In a new development, Ukraine has achieved a modest yet significant military breakthrough in the southern Kherson region, sparking cautious optimism amidst the ongoing conflict with Russia. This development comes after the anticipation of a major summer counter-offensive had waned, leaving observers and participants alike reassessing the situation.
The 35th Marine Infantry Brigade of Ukraine has successfully established a bridgehead on the left bank of the Dnipro River near Krynky. Although the territorial gains are limited, the strategic value of this position, approximately 90 kilometers from Crimea, cannot be understated.
Unverified social media images depict Ukrainian ferries transporting heavy vehicles and troops to reinforce this new position. The newly gained territory, while modest in size, opens potential avenues for advancing toward Crimea, a region of significant strategic importance.
Jade McGlynn, a research associate at the Department of War Studies at King’s College London, emphasized the significance of this achievement. “They’ve crossed [the Dnipro] many times but have not been able to hold it. This is a base from which they can genuinely liberate parts of the occupied Kherson Oblast,” she said.
The Ukrainian advance has prompted a response from Russian commanders, who are reportedly reallocating troops to counter the new Ukrainian positions. However, the future utility of Ukraine’s left bank positioning remains to be seen.
This military development coincides with a period of intense reflection and reassessment for Ukraine and its Western allies. Ahead of the anticipated summer counter-offensive, European nations and the United States supplied Ukraine with substantial military aid, including Leopard 2 tanks, armored personnel carriers, and artillery ammunition.
Despite this support, Ukraine’s top battlefield commander expressed concerns about evolving into a stalemate. General Valery Zaluzhny, in a candid essay in The Economist, outlined the additional aid needed from Western governments to avert a potential loss. His requests include assistance in mine clearing, counter-battery fire, enhanced electronic warfare capabilities, and improved training for reserves. Zaluzhny also urged for support in bolstering Ukraine’s industrial and production capacities for domestic arms production.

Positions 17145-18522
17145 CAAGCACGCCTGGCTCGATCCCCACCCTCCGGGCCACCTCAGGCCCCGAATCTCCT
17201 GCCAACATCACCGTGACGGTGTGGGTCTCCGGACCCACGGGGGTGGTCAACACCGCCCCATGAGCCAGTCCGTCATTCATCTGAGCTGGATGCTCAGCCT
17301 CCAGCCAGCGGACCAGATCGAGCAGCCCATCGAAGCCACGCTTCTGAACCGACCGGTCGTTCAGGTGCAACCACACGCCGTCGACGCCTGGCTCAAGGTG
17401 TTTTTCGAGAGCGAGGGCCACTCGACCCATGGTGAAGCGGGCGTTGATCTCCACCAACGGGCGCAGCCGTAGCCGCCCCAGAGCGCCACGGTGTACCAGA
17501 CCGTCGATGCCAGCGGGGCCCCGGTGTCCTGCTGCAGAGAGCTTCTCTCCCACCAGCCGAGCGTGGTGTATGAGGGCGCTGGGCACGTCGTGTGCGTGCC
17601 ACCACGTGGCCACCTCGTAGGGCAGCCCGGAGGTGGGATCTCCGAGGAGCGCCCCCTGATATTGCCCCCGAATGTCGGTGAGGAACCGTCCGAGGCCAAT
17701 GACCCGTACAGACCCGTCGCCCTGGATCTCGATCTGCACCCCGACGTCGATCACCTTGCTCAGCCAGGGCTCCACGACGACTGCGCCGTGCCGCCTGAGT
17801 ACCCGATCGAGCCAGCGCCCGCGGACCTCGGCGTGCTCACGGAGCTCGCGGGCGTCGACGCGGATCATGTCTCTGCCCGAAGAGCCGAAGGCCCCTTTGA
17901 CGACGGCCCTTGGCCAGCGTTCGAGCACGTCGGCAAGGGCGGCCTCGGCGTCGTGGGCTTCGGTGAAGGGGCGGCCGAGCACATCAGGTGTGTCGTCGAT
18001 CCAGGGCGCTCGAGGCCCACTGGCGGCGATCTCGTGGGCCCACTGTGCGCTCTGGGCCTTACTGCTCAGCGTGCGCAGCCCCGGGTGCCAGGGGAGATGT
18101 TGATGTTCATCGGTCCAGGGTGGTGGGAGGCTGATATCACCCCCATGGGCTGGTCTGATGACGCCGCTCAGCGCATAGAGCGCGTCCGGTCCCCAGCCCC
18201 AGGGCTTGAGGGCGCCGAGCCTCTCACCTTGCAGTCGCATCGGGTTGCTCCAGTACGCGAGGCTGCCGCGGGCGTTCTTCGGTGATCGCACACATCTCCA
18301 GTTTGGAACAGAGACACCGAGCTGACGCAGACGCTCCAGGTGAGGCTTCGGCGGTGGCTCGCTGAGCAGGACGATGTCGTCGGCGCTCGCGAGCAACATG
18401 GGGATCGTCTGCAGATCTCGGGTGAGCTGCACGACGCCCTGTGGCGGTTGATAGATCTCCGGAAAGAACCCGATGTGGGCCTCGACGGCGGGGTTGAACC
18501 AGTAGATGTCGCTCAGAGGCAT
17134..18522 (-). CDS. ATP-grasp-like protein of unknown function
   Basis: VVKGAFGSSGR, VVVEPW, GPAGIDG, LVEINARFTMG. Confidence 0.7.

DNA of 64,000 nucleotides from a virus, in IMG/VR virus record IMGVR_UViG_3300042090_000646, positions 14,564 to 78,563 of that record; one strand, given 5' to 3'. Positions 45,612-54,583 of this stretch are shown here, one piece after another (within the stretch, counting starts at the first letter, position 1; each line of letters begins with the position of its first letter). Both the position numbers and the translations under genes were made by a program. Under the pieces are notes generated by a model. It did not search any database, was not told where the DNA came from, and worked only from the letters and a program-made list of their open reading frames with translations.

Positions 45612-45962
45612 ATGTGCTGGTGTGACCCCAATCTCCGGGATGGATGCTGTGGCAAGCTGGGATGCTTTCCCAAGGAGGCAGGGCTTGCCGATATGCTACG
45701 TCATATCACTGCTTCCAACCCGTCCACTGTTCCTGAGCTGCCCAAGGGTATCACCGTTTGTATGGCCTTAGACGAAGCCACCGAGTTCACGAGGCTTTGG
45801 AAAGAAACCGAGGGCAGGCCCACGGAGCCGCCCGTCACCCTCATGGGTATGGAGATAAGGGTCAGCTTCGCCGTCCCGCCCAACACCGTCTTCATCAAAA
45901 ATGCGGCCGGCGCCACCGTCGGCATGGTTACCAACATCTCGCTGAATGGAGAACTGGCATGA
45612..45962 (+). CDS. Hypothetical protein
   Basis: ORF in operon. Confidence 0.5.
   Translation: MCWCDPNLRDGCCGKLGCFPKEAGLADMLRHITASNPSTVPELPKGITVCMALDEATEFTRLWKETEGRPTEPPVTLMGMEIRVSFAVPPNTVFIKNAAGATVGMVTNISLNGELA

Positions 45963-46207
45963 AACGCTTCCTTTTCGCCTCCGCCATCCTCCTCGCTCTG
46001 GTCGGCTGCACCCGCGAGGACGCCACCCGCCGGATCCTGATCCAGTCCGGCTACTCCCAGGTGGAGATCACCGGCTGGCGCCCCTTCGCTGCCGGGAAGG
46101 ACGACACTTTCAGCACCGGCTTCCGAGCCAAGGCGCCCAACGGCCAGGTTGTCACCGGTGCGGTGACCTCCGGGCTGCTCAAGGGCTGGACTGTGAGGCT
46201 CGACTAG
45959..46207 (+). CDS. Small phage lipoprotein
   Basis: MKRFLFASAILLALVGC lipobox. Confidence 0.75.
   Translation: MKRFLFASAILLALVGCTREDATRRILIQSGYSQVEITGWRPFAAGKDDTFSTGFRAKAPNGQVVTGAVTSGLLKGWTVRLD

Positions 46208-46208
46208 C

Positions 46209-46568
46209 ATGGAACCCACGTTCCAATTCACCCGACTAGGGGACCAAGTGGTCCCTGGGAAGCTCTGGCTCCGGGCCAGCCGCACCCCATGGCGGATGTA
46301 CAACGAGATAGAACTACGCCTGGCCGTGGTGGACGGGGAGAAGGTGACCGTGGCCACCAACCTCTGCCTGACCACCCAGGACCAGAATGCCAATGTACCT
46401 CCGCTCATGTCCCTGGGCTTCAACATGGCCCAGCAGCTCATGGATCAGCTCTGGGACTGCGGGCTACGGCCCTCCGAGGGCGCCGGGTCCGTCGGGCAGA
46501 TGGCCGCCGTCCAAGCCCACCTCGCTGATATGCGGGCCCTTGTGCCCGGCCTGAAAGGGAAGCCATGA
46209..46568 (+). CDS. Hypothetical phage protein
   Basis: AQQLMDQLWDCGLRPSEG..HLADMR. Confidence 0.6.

In a revealing interview with CBC News, Ukrainian soldier Kostiantyn Denysov, who fought in key battles in Zaporizhzhia, shared insights into the challenges faced by Ukrainian forces. Denysov highlighted the need for more de-mining equipment and long-range artillery, echoing the general’s concerns. He also shed light on the psychological pressures faced by Ukrainian soldiers due to heightened expectations and the dire need for continued Western support.
While the United States and Germany have been significant contributors to Ukraine’s military aid, Denysov cautioned that Western nations might overestimate the capabilities of Ukraine’s army and underestimate Russia’s.
Serhiy Grabski, a former Ukrainian air force colonel, anticipates modest changes on the battlefield in the coming months. He stressed the need for Ukraine to protect its lines, make advances, and disrupt Russian defenses. Grabski also highlighted Russia’s capacity to sustain prolonged conflict, lending urgency to General Zaluzhny’s plea for more aid.
Jade McGlynn noted Ukraine’s success in challenging Russia’s hold on Crimea through medium-range missile attacks. Despite the gradual nature of these advancements, she remains optimistic about Ukraine’s prospects in making Crimea untenable for Russia.